Consuming a well-balanced diet is good for your overall health – in addition to helping prevent burnout. Avoid fast food and junk food options whenever possible. It may seem like a lot of extra work to prepare a healthy meal but a little meal prep at the start of the week can make eating healthy much easier, especially when you’re busy.

Regular Exercise

Exercise is good for both your physical and mental health. Most physicians agree with that statement, but fail to live what they preach. It’s true that finding the time to exercise can seem impossible for a full time surgeon or resident, but there are ways to get your exercise in even if you can’t get to the gym every day. Bike to work if you can. Take walks throughout the day during your breaks. 

Take Breaks at Work

Many doctors I know have a tendency to work themselves until they drop. This type of work ethic is admirable, but can also have adverse effects. Working a 12 hour shift without a break can inadvertently increase your chances of making a mistake. Your body needs to rest (emotionally and physically) in order to perform at peak ability. Take short 10-15 minute breaks several times throughout the day to sit down, close your eyes, and recharge. 

Communicate with Like-Minded Medical Professionals

Talking with fellow physicians who are having similar experiences to your own is a great way to work through issues that arise. SurgeonMasters offers several excellent ways to socialize and communicate with like-minded physicians including web-conferences, podcasts, and local meet-ups.


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How Surgeons Can Communicate Better with Their Patients

Effective communication between surgeons and their patients is just as important as the quality of the care provided. In a recent article published in MedPage Today titled “How Well Do You Communicate with Your Patients?” Dr. Suneel Dhand offers a few tips for doctors to improve their communication with patients. In this article, I’m going to walk through these excellent tips for better surgeon / patient communication.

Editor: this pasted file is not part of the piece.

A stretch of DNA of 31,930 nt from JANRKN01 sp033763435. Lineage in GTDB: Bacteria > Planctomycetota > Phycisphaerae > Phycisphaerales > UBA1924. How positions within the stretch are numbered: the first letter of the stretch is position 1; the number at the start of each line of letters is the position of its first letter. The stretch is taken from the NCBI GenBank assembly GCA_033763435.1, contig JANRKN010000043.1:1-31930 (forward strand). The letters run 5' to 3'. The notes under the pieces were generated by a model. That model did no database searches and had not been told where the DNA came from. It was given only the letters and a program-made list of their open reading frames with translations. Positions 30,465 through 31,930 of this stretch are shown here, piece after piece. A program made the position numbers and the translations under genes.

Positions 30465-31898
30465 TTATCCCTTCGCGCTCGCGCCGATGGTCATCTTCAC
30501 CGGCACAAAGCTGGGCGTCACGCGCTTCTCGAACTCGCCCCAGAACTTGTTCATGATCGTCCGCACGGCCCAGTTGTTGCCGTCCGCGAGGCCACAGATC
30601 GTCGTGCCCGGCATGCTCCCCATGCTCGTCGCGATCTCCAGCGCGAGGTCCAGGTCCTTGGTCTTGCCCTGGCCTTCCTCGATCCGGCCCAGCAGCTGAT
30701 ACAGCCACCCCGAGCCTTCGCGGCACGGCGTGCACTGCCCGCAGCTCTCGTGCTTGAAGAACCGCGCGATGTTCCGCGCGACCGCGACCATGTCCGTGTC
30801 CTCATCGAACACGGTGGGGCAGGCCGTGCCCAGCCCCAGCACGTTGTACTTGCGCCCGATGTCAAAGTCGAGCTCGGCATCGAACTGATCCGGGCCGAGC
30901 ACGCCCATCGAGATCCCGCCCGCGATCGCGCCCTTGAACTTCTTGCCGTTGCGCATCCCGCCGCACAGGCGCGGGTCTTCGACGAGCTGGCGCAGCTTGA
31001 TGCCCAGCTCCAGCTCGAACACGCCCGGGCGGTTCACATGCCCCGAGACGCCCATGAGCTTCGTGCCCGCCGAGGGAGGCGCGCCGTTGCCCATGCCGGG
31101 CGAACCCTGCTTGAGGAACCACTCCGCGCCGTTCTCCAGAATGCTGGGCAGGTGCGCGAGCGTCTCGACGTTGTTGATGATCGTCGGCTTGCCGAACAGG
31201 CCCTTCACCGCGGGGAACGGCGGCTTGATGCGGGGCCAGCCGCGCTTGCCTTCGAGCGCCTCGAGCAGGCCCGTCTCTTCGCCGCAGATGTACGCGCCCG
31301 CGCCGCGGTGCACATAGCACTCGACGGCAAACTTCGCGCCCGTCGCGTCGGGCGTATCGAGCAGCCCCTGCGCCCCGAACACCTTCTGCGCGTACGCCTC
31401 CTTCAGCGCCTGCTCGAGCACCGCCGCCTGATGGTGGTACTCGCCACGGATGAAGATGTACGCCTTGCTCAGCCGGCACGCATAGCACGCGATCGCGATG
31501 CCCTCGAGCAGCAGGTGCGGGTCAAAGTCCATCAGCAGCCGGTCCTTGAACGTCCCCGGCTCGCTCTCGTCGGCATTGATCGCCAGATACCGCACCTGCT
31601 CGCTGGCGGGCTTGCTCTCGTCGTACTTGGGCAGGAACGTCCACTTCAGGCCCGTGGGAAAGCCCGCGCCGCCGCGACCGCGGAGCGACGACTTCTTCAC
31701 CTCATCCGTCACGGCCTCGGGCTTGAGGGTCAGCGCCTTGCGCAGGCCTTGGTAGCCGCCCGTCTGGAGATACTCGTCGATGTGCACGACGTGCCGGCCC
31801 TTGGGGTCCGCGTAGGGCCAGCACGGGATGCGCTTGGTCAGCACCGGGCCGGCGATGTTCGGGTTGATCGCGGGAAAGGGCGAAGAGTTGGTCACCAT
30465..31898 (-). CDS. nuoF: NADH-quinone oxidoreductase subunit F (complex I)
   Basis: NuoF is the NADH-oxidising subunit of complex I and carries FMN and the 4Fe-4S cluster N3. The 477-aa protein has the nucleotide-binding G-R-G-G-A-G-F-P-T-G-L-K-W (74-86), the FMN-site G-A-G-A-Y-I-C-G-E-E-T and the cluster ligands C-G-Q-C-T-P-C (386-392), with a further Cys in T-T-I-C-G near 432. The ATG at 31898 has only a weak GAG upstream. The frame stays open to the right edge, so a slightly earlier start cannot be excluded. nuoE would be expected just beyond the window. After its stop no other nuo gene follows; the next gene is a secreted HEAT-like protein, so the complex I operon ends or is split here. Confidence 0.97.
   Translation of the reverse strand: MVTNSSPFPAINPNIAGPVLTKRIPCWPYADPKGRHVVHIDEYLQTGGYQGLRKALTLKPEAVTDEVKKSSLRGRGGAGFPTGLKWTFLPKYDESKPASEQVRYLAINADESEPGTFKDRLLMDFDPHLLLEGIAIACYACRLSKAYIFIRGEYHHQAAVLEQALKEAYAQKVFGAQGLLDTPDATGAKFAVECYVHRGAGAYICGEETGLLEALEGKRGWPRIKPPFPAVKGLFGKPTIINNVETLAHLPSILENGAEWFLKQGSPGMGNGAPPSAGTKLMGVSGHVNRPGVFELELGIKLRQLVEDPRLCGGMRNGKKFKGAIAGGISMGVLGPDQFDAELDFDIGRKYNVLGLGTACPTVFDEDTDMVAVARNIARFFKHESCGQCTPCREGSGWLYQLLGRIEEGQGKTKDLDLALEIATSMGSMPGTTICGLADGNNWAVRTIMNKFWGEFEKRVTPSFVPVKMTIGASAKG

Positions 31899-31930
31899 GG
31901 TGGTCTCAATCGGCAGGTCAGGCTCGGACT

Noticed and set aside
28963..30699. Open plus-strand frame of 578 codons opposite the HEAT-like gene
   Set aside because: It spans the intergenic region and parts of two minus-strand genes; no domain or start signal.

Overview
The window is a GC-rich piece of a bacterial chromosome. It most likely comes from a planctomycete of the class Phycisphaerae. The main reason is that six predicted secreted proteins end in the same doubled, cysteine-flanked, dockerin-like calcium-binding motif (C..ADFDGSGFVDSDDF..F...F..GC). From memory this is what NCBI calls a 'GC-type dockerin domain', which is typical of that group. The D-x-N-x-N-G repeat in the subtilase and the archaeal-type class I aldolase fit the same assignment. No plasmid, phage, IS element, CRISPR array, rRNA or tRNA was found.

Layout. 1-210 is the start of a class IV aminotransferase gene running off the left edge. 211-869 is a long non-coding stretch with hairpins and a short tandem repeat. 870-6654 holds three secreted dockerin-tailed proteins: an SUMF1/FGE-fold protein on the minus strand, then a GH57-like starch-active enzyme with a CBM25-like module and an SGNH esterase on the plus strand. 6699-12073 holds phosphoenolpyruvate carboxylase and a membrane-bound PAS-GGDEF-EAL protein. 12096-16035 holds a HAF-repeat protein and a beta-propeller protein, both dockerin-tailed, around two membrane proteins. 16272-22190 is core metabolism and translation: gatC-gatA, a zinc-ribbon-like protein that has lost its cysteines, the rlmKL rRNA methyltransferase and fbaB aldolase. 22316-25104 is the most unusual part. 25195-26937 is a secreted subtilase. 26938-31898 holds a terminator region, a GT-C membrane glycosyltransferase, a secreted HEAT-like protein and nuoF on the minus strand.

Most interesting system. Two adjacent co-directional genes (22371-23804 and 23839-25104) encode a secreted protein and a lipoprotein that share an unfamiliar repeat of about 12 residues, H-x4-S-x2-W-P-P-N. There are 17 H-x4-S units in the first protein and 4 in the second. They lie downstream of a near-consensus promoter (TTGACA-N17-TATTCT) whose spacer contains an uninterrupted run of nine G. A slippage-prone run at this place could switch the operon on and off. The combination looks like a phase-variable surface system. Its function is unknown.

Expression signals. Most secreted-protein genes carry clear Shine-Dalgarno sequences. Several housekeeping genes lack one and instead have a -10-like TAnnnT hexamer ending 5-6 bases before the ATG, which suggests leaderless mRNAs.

Sit Down

Literally. Take a seat and look the patient in the eye when you’re talking to them. Some surgeons have an unintentional habit of standing over patients when discussing treatment or delivering results. Standing over a patient and physically talking down to them is not ideal. Surgeons would prefer to spend the time to engage with patients. However, most of us are busy and want to be as efficient as possible. Without taking any extra time, just sitting down and conversing with a patient can make a significant impact in your relationship with patients.


Surgeons also have a bad habit of interrupting patients when they’re talking. Again, surgeons are busy and want to get to as many patients as they can, but you should let the patient talk and listen to their concerns. This will make the patient feel more valued than if you just zip in, talk at them for a few minutes, and send them on their way. Data shows that the vast majority won’t take any more of your time with this approach.

Involve the Family